I have started my winterising of the irrigation for my blueberries and hops. The rainfall we have been getting for October is about average and I would say that our first freeze is not that far down the road. I drained all lines except for my misting station where I will continue misting at a reduced misting rate of five seconds every 25 minutes for 4 hours to help harden off the plants. I have rolled up my drip lines and labeled them for next year.

I also started my final weeding for the blueberries. Hopefully this will help keep any weed seed from being directly seeded into my beds. I am currently taking an organics workshop at the Buncombe County Extension service taught by Sue Colucci. Our next class Tuesday night is all about weeding so I will come in with good experience and dirt under the fingernails.

With fall upon us, my favorite time of the year, I have played hooky a couple of times recently and have taken a tour of the high country above me. I have included one shot taken at Craggy Gardens that shows the brilliant Mountain Ash berries in full display.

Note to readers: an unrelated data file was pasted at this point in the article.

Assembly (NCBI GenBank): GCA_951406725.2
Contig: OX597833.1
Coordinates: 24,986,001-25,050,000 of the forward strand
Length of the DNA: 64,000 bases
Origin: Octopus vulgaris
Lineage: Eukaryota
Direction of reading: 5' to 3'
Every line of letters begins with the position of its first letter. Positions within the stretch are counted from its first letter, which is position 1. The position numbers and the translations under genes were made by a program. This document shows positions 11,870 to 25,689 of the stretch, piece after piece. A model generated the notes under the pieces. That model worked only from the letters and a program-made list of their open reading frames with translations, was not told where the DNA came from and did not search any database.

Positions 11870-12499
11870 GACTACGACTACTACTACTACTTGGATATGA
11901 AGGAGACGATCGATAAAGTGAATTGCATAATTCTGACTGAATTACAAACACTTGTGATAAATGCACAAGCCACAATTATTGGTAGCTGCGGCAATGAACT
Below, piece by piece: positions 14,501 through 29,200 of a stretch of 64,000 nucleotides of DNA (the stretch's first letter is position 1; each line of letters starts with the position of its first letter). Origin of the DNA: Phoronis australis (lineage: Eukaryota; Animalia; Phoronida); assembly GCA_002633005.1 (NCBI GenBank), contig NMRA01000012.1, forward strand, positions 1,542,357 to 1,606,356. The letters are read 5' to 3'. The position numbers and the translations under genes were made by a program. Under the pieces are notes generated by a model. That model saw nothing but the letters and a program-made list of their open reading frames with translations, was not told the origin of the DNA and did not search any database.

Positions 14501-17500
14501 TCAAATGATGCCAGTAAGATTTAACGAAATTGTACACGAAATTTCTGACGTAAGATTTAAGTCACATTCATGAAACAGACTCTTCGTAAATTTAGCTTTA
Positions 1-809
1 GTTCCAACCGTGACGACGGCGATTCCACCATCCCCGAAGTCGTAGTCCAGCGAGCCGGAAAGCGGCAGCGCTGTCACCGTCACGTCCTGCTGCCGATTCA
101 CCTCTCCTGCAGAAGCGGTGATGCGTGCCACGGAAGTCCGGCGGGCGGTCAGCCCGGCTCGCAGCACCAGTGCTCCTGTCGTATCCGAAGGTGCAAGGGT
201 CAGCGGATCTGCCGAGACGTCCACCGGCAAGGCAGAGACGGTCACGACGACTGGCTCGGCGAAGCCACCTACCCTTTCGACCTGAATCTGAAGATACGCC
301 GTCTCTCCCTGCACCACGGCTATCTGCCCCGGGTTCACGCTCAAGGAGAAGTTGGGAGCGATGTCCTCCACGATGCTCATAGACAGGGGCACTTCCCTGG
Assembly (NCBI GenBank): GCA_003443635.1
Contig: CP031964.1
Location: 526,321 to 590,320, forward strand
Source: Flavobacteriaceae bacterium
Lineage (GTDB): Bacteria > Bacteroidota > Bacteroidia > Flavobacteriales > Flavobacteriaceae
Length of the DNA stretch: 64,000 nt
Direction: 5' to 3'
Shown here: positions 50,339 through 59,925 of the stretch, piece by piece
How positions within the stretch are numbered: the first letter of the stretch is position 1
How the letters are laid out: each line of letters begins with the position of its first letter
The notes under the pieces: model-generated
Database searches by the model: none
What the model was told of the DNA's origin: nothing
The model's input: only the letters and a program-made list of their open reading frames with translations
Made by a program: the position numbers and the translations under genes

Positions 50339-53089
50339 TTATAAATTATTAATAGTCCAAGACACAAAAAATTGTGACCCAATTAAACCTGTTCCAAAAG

. Looking north from Craggy Pinnacle

Wednesday, September 30, 2009

Mountain Express Has Expressed Their Interest

This weeks Mountain Express has done an article on hop growing in Western NC featuring none other than my farm and Landfair in Buncombe County. You can check out this article by going to

Tuesday, September 29, 2009

Hops on YouTube

I have spent the last two days creating a two part video of harvesting hops on YouTube. Yesterday I filmed me picking cones and explaining my trellis system. After picking the hops, I then taped the weighing, drying, and packaging of them.

Here is a sample of what is available now on YouTube:

Both of the video's will be available through the following YouTube addresses.

It has been nice to finally finish harvesting the hops and due to the windy and dry weather, it has gone without a hitch. It appears that I will have harvested about 10 ounces of dried Cascades for the second harvest. I am hoping that the home brewers market will be an outlet for these.

Monday, September 21, 2009

Water table blues